One of the HTML5 features I've played with recently is the Web notifications API, which adds desktop-class notifications to the browser.


The web notifications spec is still an early draft so it's subject to change, and the only browser implementing it is Google Chrome (all the other browsers are not planning to support it in short-term), so Web notifications are only suitable for use in few very specific scenarios... use them with care!

Who's already using Web notifications

As the spec and the first implementation of Web notifications were written by Google, they were the first to use them in a real world product: in fact Gmail has been using them for several months.

How to use them

To use the Notifications API, first of all you have to let the user grant permissions to your page to show notifications.

To do so, the first to do is to check if she has already granted the permissions by calling the checkPermission() method. This method returns 0 in case the user has already granted permissions and 1 if not:

// function to check if the user has already granted notification permissions
var hasNotificationsPermissions = function() {
  // Check if the browser supports notifications
  if (window.webkitNotifications) {
    return window.webkitNotifications.checkPermission() === 0;
  } else {
    return false;

And then use the previous function to create the method askForPermissions():

// function to ask for notification permissions if the user hasn't done it already
var askForPermissions = function askForPermissions() {
  if (window.webkitNotifications && !hasNotificationsPermissions) {

Also, it's very important to point out that the requestPermission() method only works when it's been triggered by a user-generated event, like a click or keypress event (to prevent unsolicited requests). So we have to create a button in our app to ask for notification permissions:

<button id="notification-permissions">Ask for notification permissions</button>

<script type="text/javascript">
document.querySelector('#notification-permissions').addEventListener('click', askForPermissions);

Once the user clicks on the button, she will get a popup which asks her to grant the website permissions:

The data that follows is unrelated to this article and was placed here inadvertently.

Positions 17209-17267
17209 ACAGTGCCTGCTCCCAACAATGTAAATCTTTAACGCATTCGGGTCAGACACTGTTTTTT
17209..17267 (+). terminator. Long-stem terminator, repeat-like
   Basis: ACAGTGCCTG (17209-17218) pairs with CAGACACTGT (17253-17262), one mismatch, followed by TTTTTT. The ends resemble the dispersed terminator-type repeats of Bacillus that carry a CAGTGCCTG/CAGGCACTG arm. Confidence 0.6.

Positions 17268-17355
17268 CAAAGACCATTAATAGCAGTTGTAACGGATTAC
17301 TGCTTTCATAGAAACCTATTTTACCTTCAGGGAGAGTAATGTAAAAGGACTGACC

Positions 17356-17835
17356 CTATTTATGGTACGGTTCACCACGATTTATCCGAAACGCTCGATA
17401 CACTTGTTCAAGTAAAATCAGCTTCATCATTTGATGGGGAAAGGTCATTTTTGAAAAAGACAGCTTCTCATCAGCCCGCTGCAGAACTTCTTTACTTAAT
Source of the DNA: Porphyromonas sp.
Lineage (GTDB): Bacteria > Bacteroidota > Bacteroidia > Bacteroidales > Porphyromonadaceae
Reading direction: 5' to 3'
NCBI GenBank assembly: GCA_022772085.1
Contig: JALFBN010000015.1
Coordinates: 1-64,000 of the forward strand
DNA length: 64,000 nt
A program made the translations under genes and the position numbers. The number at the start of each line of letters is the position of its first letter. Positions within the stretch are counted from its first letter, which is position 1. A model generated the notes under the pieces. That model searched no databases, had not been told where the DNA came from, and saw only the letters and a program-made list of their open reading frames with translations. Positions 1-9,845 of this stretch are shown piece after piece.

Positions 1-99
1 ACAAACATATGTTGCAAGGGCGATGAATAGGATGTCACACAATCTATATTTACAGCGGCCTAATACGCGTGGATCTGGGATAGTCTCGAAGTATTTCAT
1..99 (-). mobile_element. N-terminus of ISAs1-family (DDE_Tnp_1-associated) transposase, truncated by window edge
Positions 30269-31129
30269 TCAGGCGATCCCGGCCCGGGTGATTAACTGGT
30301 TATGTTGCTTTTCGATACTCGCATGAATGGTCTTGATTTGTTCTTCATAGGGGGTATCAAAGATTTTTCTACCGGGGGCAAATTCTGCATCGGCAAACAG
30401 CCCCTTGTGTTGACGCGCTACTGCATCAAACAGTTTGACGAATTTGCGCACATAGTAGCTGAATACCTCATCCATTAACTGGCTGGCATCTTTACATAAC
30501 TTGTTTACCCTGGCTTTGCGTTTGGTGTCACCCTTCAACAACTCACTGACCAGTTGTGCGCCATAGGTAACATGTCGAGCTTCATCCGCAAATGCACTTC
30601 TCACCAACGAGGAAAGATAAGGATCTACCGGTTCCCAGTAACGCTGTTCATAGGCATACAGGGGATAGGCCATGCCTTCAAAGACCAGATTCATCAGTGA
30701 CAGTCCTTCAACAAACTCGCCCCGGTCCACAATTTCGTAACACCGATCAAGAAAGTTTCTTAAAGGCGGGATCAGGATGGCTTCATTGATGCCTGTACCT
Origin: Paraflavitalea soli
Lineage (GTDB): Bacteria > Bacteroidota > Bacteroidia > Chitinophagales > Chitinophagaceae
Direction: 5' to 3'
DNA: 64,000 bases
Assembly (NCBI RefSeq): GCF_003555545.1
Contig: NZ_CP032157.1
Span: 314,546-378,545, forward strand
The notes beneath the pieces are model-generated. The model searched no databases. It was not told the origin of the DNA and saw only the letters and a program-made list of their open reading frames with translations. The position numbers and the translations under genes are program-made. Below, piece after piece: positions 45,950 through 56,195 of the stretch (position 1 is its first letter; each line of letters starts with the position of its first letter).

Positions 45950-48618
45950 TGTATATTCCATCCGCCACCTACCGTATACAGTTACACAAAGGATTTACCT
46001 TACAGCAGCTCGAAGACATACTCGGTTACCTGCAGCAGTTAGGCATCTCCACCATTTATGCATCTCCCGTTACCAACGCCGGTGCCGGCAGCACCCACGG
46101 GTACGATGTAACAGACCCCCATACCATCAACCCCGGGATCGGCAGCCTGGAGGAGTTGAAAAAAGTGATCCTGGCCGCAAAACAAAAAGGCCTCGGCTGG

Grant permissions popup

Once she clicks on "Allow", we'll be able to start sending notifications. As the notifications are displayed indefinitely (once created they never disappear), I use a simple wrapper function to send notifications with a timeout:

// Sends a notification that expires after a timeout. If timeout = 0 it does not expire
var sendNotification = function sendNotification(image, title, message, timeout, showOnFocus) {
  // Default values for optional params
  timeout = (typeof timeout !== 'undefined') ? timeout : 0;
  showOnFocus = (typeof showOnFocus !== 'undefined') ? showOnFocus : true;

  // Check if the browser window is focused
  var isWindowFocused = document.querySelector(":focus") === null ? false : true;

  // Check if we should send the notification based on the showOnFocus parameter
  var shouldNotify = !isWindowFocused || isWindowFocused && showOnFocus;

  if (window.webkitNotifications && shouldNotify) {
    // Create the notification object
    var notification = window.webkitNotifications.createNotification(
      image, title, message

    // Display the notification;

    if (timeout > 0) {
      // Hide the notification after the timeout
      }, timeout);

As you can see, this wrapper function has also a last argument called showOnFocus, which allows restricting notifications only when the browser window is not the active window in the desktop. When no timeout or showOnFocus parameters are specified, it behaves just identically as the original browser method.

Finally, this is how web notifications look on OSX (using Google Chrome, of course):

Example of a web notification

Scope of usage

As I said before, Web notifications are only available on Google Chrome, so the usage scope is really reduced; I would only recommend using it if:

In fact, I've been testing the Web Notifications in this last scenario, which is a perfect scenario for Web Notifications as all the visitors will use Google Chrome for sure. Also, having desktop-class notifications in an application is really useful, no matter if the app is being executed on a browser.

Improvements needed in the Notifications API

Although all of this sounds good, there are some flaws in the current specification of Web Notifications:

Also, the current implementation on Google Chrome would improve a lot if instead of using its own notification display system, it were integrated with external notification systems like Growl or libnotify.

« Home